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State says cattle farmers continue to pollute Mulberry Creek

Posted on Tuesday, September 25, 2012 at 5:55 pm

The new polluted water list for Tennessee was recently release and parts of the Mulberry Creek and Elk River in Moore County were on it. The east and west forks of Mulberry Creek are listed due to high levels of E. coli from pasture grazing cattle. Both streams are a Category 5, which means one or more uses are not being met and further study is needed for the listed pollutants.

The last time the state 303 list of Impaired Water came out in 2010, both stream were also listed on it.

But there is good news.

The Tennessee Department of Agriculture is now accepting grant proposals for projects that will help improve water quality and reduce or eliminate nonpoint source pollution. The deadline for submitting grant proposals is Dec. 1. Proposals will be evaluated based on program goals and objectives, performance evaluation criteria and applicable EPA nonpoint source grant guidelines.

“Through the Nonpoint Source Pollution Program, we’ve been able to make measurable improvements in water quality in watersheds across Tennessee,” state Agriculture Commissioner Julius Johnson said. “We’re seeking local governments and other organizations that we can partner with to address water quality problems and encourage stewardship in both urban and rural areas.”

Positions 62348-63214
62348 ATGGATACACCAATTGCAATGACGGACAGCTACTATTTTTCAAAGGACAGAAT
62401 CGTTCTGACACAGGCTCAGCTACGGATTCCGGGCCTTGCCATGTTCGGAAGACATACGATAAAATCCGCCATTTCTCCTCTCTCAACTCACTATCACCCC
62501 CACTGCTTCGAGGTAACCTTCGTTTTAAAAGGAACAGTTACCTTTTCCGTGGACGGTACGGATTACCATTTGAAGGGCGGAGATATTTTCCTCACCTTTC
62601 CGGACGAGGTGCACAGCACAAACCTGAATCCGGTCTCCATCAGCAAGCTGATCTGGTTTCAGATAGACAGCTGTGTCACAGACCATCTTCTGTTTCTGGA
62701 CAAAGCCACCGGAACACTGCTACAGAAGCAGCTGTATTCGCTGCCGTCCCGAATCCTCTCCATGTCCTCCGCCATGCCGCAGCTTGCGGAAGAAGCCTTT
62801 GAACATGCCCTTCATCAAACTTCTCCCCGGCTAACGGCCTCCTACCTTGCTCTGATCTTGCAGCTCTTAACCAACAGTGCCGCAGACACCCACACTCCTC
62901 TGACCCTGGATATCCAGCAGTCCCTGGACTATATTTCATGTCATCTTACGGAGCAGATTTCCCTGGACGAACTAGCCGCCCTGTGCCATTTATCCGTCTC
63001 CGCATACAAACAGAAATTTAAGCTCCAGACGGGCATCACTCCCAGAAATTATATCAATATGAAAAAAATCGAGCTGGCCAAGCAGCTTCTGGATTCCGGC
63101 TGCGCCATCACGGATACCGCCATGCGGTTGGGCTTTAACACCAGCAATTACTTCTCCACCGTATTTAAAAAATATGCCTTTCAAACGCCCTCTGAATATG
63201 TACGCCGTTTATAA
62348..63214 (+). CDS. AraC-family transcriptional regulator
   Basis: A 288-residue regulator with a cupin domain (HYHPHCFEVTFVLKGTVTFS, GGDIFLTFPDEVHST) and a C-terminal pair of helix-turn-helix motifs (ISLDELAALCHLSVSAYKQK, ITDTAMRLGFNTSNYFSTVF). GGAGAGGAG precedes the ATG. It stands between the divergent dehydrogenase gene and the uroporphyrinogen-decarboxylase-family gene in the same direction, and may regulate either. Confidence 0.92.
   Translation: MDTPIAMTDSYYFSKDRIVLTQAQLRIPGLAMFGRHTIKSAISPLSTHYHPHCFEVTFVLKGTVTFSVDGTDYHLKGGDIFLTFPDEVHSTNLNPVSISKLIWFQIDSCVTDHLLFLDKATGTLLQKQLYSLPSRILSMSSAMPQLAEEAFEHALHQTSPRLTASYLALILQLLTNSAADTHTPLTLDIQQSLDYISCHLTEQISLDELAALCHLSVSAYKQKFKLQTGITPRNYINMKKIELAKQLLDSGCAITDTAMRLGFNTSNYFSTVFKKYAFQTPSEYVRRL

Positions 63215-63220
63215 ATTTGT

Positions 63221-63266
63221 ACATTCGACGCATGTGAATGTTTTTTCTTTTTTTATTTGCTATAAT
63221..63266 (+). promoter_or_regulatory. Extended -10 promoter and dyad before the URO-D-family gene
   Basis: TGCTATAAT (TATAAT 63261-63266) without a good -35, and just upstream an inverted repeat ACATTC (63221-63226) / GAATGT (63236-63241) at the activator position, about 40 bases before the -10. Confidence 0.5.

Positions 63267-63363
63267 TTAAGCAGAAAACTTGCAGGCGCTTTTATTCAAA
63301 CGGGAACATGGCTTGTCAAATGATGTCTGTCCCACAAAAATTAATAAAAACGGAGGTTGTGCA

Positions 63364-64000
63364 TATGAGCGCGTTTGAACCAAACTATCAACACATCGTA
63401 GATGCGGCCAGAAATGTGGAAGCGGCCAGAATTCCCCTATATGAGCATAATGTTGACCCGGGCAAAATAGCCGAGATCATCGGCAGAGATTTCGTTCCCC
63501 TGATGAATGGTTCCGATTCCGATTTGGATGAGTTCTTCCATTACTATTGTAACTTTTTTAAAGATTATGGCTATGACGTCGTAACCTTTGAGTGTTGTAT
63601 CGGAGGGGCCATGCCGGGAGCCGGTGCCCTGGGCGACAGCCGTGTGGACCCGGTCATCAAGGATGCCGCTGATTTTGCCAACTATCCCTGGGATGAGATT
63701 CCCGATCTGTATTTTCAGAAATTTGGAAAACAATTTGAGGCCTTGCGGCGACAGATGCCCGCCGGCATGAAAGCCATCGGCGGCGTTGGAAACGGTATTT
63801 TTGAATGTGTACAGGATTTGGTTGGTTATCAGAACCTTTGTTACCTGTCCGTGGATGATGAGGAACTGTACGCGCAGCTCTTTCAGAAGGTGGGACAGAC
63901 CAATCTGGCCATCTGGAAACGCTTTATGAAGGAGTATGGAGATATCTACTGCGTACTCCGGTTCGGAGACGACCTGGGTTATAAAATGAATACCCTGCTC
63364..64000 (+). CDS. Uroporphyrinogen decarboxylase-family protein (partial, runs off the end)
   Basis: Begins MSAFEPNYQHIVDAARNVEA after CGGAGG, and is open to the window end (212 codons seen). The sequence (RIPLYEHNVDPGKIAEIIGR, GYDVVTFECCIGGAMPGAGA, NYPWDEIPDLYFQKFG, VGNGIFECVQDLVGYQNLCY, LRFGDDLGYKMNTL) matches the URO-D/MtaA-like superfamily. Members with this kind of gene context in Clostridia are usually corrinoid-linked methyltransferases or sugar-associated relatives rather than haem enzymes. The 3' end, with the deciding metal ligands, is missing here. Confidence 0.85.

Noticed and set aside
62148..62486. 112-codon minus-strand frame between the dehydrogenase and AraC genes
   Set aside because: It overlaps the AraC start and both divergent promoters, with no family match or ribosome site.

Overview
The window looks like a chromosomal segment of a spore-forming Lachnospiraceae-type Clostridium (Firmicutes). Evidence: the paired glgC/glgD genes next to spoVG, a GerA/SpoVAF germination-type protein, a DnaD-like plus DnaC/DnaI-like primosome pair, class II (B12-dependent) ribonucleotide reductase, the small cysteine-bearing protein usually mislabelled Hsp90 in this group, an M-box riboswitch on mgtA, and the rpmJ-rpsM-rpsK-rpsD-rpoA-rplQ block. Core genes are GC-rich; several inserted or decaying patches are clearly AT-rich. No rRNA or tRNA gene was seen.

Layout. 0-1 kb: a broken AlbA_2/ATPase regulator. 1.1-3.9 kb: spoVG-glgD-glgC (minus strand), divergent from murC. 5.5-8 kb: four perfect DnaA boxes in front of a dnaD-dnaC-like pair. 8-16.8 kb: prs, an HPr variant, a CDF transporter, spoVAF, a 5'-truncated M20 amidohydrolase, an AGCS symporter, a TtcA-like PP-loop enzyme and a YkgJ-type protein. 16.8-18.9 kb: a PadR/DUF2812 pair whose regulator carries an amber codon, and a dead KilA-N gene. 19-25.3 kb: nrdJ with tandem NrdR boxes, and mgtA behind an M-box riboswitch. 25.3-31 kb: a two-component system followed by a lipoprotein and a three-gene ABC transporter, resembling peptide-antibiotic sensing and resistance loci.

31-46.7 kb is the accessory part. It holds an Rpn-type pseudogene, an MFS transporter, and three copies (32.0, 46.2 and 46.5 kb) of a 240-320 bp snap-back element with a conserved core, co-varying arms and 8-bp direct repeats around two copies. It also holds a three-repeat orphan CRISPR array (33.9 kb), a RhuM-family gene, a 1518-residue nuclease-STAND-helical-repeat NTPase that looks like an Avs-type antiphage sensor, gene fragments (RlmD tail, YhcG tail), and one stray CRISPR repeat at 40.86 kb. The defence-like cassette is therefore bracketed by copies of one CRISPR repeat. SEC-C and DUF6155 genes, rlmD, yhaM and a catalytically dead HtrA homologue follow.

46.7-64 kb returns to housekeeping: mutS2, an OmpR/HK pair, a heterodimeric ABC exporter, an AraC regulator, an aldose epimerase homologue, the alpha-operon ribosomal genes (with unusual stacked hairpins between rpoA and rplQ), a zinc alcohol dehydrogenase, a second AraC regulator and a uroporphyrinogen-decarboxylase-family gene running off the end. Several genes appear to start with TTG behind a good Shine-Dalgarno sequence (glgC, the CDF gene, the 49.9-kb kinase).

Local governments, regional agencies, public institutions, private nonprofit organizations and other state agencies are eligible to apply for federal dollars administered by TDA’s Water Resources office. Priority is given to projects that seek to make measurable improvements to waters known to be impaired by nonpoint source pollution.
Nonpoint source pollution is soil, urban runoff, fertilizers, chemicals and other contaminants that come from many different sources and degrades surface and groundwater quality. The Tennessee Department of Environment and Conservation assesses water quality and compiles a list of impaired waters. The list can be found online at http://www.tn.gov/environment/wpc/publications/.
Other priorities for funding include water quality related educational programs, projects that implement an approved Total Maximum Daily Load in a watershed area and projects that reduce urban runoff.

The FY 2013 Request for Proposals can be found online at http://www.TN.gov/agriculture/water/nps.html, or for more information contact TDA’s Nonpoint Pollution Program at 615-837-5306 or Sam.Marshall@TN.gov.•

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